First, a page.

IHPC considers funding, policy priorities for 2023
As midterm elections near and the anticipation of a new Congress in January 2023 increases, the Integrative Health Policy Consortium (IHPC) announced tentative considerations for funding, regulatory, and legislative priorities for next year.
According to a statement released by the IHPC, their policy committee is focusing on policies and recommendations in five key areas, including pain management, research, training, enhanced coverage of integrative services, and expanded access to integrative health services.
Per the statement, several agencies and programs supported by the IHPC received modest increases in funding from the Fiscal Year 2022 Consolidated Appropriations Act, H.R. 2471, passed almost six months after fiscal year (FY) 2022 began. For example, the Veteran Administration Whole Health program received $84 million, a $10 million increase in funding from fiscal year FY 2021. In addition, the National Center for Complementary and Integrative Health (NCCIH) at the National Institutes of Health (NIH) received a $5.3 million increase in funding from FY 2021, bringing them up to approximating $159.4 million in funding levels.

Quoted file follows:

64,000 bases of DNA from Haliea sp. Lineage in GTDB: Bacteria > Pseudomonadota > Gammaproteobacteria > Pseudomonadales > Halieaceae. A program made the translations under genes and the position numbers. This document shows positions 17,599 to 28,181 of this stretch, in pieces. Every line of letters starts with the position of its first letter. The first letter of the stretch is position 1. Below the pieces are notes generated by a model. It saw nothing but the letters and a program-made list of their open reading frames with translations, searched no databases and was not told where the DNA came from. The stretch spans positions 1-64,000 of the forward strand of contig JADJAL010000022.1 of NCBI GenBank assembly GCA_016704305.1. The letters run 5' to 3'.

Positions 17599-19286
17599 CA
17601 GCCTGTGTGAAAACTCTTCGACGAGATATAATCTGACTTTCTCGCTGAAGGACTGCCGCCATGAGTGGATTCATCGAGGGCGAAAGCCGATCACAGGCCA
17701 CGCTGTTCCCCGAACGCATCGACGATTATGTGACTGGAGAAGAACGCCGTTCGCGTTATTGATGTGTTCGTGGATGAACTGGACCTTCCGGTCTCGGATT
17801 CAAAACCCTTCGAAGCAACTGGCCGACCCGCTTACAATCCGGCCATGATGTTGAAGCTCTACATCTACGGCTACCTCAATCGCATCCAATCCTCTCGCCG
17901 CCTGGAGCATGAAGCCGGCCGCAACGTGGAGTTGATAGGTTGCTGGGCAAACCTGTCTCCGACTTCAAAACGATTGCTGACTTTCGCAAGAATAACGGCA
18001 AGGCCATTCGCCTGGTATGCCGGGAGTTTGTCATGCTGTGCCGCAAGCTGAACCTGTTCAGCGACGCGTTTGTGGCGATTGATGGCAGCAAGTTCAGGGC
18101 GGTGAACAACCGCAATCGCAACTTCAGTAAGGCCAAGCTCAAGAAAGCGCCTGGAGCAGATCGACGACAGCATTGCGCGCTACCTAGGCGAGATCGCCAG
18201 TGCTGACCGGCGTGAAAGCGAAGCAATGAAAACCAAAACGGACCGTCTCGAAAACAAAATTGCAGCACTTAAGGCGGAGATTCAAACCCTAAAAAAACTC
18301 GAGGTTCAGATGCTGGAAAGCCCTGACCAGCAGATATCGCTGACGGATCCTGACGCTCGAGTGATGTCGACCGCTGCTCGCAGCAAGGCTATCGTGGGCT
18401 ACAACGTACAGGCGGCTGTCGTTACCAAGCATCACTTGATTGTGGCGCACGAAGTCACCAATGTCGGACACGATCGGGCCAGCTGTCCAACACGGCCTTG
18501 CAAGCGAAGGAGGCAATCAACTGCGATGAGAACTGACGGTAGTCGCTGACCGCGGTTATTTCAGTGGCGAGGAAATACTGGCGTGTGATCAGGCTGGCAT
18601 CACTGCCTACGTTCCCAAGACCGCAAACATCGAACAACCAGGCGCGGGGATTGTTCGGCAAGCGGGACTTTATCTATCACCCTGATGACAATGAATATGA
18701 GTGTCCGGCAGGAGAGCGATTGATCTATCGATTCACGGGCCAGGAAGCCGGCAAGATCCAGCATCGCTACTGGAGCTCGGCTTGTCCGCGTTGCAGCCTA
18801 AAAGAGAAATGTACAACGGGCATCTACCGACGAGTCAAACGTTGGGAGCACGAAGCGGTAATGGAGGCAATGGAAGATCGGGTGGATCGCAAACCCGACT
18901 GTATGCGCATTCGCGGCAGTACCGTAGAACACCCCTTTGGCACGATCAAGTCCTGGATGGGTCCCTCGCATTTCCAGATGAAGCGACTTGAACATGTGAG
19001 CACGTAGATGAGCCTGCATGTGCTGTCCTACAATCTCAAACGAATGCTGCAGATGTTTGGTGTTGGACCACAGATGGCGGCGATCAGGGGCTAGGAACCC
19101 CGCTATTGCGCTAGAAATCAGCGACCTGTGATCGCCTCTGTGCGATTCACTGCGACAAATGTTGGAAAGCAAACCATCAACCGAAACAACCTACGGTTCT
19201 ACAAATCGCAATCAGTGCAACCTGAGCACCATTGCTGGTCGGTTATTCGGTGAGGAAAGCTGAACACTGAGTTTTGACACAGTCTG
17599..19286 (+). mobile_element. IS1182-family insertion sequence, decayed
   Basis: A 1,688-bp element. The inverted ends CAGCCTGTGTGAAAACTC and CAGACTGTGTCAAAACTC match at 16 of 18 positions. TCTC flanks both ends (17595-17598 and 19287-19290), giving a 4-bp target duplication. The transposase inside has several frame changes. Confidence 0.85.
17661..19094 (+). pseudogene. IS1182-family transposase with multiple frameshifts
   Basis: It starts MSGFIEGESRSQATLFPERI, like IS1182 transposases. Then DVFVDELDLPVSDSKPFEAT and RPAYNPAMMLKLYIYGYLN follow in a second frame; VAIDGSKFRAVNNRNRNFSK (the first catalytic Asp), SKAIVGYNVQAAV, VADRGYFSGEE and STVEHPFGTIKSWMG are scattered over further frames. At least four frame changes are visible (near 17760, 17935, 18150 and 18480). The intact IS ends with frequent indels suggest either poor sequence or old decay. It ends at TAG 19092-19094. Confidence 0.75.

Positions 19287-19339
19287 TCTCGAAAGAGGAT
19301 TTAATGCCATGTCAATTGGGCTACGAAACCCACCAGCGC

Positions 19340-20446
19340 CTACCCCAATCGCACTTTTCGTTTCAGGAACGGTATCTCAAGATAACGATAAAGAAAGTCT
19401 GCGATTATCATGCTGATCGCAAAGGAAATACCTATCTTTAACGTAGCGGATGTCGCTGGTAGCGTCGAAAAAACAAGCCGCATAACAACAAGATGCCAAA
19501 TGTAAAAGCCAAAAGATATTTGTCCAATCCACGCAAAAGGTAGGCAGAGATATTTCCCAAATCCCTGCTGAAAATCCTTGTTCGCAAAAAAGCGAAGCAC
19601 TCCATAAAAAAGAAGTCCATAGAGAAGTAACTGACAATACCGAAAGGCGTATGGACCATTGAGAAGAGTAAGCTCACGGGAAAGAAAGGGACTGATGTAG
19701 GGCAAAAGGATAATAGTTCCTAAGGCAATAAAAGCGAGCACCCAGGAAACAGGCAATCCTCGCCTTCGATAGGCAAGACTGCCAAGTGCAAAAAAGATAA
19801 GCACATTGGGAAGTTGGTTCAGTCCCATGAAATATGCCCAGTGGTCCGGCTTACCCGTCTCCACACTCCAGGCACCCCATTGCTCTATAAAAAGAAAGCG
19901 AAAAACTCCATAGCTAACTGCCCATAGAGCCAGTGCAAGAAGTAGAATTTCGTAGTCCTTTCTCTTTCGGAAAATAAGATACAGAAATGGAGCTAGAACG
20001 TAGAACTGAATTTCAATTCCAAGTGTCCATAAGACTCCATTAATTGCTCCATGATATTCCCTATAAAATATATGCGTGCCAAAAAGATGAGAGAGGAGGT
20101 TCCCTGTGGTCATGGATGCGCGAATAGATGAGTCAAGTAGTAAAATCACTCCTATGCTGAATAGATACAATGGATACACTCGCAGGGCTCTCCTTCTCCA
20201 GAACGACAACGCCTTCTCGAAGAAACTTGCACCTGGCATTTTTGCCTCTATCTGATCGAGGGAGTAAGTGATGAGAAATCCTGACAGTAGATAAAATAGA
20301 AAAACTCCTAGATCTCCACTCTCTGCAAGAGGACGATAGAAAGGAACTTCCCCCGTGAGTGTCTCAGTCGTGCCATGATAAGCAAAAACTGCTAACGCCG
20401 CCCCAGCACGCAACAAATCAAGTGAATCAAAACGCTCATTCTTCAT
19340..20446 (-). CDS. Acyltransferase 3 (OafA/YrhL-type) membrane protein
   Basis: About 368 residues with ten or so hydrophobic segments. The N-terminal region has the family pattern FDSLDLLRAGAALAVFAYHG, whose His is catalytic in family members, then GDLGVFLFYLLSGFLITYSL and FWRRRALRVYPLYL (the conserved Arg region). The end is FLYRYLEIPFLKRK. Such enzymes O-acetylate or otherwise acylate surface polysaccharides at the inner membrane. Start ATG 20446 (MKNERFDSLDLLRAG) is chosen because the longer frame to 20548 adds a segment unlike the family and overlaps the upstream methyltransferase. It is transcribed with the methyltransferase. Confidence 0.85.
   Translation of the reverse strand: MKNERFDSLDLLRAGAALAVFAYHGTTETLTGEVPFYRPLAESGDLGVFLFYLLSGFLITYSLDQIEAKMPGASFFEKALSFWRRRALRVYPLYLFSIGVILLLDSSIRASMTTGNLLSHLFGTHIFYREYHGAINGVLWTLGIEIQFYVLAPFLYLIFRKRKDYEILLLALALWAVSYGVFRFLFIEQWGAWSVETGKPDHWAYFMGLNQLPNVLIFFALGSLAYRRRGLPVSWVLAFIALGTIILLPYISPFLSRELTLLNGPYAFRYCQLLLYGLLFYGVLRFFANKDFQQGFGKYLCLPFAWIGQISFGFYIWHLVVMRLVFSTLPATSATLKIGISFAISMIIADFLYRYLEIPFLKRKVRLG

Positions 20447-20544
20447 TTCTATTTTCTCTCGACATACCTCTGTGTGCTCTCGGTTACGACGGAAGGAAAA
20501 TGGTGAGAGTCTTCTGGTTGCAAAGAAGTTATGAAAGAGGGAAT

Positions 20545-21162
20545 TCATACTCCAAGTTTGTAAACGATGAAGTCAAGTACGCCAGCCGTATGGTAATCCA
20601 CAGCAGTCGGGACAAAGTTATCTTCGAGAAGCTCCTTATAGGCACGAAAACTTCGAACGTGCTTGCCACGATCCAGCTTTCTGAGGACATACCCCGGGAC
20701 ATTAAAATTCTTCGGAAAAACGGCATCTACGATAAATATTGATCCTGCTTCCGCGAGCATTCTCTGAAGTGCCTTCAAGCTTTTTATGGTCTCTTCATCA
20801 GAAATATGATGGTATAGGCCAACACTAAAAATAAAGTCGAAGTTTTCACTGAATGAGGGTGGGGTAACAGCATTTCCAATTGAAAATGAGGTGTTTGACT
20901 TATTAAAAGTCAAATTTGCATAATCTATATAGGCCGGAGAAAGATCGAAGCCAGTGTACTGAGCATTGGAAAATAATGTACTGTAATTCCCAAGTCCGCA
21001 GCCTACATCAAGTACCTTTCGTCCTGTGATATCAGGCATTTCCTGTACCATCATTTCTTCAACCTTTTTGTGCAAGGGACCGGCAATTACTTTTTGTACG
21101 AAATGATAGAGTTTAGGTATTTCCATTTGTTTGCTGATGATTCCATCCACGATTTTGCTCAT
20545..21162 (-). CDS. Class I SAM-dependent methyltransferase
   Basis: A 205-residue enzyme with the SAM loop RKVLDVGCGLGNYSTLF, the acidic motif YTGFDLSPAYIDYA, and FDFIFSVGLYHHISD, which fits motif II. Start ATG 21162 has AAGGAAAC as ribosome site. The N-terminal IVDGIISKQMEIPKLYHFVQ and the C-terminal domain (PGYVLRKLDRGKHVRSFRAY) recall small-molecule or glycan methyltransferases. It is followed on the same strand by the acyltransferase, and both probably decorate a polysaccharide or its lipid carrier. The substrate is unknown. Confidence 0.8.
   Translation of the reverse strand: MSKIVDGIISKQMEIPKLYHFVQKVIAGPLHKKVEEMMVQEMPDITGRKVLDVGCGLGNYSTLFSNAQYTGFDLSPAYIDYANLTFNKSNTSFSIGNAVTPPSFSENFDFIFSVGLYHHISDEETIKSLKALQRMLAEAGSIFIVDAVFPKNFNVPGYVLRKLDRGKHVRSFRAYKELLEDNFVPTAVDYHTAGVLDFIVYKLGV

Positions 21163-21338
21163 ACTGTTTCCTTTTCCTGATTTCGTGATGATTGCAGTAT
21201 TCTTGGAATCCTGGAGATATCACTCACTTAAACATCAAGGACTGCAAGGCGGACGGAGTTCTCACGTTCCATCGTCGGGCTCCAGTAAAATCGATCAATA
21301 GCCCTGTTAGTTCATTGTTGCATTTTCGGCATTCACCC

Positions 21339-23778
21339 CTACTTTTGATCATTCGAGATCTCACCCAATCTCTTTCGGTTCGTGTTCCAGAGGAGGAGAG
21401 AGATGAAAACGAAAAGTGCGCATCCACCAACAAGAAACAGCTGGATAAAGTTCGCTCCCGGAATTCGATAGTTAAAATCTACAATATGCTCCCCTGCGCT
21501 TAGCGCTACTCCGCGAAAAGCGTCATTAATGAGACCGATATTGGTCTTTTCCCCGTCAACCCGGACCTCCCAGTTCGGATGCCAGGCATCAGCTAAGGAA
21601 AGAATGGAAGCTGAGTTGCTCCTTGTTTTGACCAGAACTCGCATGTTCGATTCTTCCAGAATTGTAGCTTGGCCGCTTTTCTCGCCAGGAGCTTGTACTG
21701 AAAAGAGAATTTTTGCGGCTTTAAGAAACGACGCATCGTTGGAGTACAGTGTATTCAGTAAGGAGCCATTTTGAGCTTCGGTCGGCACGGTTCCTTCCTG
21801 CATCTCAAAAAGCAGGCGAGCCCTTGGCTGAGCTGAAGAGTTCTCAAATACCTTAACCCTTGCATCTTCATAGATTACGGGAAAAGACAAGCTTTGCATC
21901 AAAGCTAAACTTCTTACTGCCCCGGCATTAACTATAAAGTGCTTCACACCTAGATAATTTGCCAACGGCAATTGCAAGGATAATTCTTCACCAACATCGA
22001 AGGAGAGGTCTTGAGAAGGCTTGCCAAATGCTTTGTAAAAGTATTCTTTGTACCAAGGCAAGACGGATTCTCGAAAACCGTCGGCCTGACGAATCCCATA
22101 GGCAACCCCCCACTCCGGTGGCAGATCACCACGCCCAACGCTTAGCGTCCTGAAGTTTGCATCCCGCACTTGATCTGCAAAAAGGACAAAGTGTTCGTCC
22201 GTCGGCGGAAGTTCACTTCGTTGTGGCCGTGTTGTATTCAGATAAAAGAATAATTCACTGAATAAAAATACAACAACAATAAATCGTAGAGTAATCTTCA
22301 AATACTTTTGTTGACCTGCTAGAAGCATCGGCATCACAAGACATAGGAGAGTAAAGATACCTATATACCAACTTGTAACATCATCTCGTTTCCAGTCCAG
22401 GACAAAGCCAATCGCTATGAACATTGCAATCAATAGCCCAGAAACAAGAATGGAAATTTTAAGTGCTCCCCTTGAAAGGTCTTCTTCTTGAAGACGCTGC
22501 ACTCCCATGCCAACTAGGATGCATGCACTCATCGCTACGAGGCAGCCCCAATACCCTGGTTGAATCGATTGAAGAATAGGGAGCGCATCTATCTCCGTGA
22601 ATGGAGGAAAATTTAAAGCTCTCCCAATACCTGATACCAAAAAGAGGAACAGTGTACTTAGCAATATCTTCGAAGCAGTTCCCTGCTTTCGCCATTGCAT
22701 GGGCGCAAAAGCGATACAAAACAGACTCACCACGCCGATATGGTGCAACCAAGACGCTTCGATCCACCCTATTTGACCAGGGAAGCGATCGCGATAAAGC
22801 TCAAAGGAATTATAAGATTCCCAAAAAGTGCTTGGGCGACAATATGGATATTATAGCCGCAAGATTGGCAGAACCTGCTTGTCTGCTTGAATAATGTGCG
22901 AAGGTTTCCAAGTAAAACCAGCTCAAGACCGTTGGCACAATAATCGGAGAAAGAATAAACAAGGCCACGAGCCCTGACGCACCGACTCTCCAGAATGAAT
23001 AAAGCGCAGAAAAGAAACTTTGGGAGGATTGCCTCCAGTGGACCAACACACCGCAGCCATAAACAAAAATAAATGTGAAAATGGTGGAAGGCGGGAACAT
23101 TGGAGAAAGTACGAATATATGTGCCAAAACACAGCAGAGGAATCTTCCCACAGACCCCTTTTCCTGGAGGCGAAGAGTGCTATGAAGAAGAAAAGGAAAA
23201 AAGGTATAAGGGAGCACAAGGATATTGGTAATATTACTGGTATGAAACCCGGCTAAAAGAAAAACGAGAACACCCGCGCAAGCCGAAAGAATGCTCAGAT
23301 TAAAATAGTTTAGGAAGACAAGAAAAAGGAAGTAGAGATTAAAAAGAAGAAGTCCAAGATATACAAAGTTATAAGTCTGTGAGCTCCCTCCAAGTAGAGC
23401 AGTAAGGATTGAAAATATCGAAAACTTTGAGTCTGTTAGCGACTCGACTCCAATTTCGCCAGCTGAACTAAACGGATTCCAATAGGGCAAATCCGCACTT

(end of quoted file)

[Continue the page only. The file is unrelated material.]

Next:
In addition, in a report accompanying the 2022 bill, Congress supported efforts by The Trans-NIH Music and Health Work Group to advance music-based interventions to treat and prevent disorders of aging by directing the NCCIH to report on the project’s toolkit. Another provision in the bill urged the NIH to collaborate with the Department of Defense and Veteran Affairs to further research non-pharmacological treatments for pain management and comorbidities experienced by military personnel, veterans, and their families.
For FY 2023, the IHPC said they hope to produce a well-defined policy platform to help the consortium provide informed insights surrounding funding and policy and help implement them into law. The IHPC Policy Platform will be finalized after a draft is sent to all Partners of Health for review and feedback.